How to get a job as a pianist?
The piano is not the only profession in which women have become a minority.
Women are a minority of senior managers in the medical and pharmaceutical sectors and even the highest paid public servants in India, according to a study by a research group called Women’s Action Network (WAN).
The study, which is being presented in New Delhi, shows that in the last decade, women have gained a significant proportion of senior management positions in these sectors.
A significant number of women have also gained jobs in public administration, healthcare and education.
This was also true for education in India and across the world.
In the pharmaceutical sector, where the gap between men and women has widened significantly over the last 10 years, women are a majority of senior scientists, pharmacists and pharmacy managers.
Women have become the main beneficiaries of government schemes to improve women’s access to health care and education, which have seen dramatic changes in the past decade.
In a survey conducted by WAN in 2014-15, about 2.7 million women in the country were eligible for the National Sample Survey on Women and Child Development (NSSWD) and the Indian Survey of Income and Labour (ISIL).
Women’s participation in these surveys is now over 10% and has been steadily rising.
The trend is similar in all sectors, said Nandanjaya Bhadrakar, the founder and director of WAN.
Women’s employment and career advancement are not just restricted to the private sector.
In government sectors, women also have a role in the planning, finance, public sector and defence sectors, he said.
WAN analysed the data from the surveys of 4,000 women working in government and non-government sectors between 2002 and 2016.
Waning gender gaps in top positions in the government sector were reflected in the numbers of women in top management positions.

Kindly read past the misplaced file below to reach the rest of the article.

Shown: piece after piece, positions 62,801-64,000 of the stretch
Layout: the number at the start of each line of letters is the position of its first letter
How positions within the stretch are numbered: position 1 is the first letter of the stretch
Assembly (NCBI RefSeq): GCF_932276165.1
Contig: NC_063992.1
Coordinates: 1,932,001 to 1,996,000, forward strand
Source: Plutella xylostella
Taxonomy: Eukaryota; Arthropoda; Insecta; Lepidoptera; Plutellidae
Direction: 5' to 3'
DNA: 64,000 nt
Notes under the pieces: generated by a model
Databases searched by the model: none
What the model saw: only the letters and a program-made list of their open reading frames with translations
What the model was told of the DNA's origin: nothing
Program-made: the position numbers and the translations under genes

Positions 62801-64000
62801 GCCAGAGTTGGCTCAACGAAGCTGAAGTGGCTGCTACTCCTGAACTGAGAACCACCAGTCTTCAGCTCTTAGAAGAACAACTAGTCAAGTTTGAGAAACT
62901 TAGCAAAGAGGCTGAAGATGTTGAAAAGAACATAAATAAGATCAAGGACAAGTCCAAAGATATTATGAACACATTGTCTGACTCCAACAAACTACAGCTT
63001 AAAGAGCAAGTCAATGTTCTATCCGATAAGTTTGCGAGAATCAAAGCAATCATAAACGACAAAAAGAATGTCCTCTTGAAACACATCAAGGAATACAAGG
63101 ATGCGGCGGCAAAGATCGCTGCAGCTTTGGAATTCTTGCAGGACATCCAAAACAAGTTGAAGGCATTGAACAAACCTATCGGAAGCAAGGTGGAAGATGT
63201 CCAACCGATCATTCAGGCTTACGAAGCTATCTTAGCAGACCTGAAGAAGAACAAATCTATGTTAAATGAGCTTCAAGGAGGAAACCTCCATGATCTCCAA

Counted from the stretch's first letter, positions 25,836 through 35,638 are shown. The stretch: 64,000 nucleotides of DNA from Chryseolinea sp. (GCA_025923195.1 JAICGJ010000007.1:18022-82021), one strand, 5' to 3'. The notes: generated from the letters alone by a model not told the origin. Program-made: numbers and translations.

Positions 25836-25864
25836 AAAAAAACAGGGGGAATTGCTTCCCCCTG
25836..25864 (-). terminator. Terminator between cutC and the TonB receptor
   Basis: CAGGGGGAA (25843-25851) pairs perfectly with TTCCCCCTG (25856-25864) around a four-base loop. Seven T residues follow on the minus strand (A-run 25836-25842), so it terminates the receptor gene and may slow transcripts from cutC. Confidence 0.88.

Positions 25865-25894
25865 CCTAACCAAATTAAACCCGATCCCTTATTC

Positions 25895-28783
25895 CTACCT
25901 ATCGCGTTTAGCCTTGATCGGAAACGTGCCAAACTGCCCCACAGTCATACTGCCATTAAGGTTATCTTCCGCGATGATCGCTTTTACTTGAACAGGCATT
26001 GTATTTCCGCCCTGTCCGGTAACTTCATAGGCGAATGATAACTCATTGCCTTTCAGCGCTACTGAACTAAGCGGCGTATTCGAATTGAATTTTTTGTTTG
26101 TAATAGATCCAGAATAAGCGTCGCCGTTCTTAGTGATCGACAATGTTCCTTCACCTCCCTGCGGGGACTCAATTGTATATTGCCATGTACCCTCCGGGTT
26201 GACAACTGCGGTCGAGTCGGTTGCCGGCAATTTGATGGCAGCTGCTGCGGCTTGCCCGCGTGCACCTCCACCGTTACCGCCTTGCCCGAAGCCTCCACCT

The number of senior women in senior positions in public sector has grown by more than 50% since 2002.
In private sector, the numbers have fallen.
The percentage of women employed in top leadership positions in private companies has also fallen over the past 10 years.
WANGAM data shows that women in private sector were responsible for only 7.4% of senior leaders in government sector, which fell to 5.5% in private-sector companies.
Women had only 2.4 per cent of senior positions and in public service, they had 0.8 per cent.
The gap in senior leadership position in public services has been narrowing, according a survey of 1,000 employees by the private consultancy NGT.
“It’s no longer just a question of gender.
Women in government, civil services and the private sectors are increasingly becoming leaders of the day.
We are seeing them become part of the decision-making process.
They are now part of decision-makers,” said Shanti Kumar, senior partner at WAN, who led the research.
The data also shows that the gender gap in the public sector was narrowing.
Women now have a majority in government departments, which are responsible for the administration of all government departments.
In civil services, women now have majority in all departments, including those related to finance, trade, manufacturing, health, education and tourism.
“They are taking the lead on the issues that need to be tackled and in the process, they are contributing to shaping policies that are positive for women,” said Ms Bhadarakar.
Wangam’s findings are based on data from surveys conducted between 2002-2016.
The study used data from several sectors, including government, private and civil, and also on the participation of women and people of color.
“WAN’s data shows a clear trend of widening gender gaps over time, but the overall trends are still fairly good.
In India, for example, we are witnessing the highest proportion of women’s representation in government.
It’s not just a matter of increasing numbers in government positions but also the role of women.
They have a significant influence in decision- making,” said Dr Bhait Kaul, the WAN co-founder and principal of Nandan Rajan Consulting.
“The government is also witnessing a narrowing of gender gaps,” he added.
“This is because the government is now focusing on issues such as women empowerment, women empowerment in business, and women empowerment at home,” he said, referring to women’s empowerment programmes, programmes to empower women, and the role played by women in politics.
“Women’s participation is also rising.
There is a need for women to be involved in decision making and in all levels of decision making,” he pointed out.
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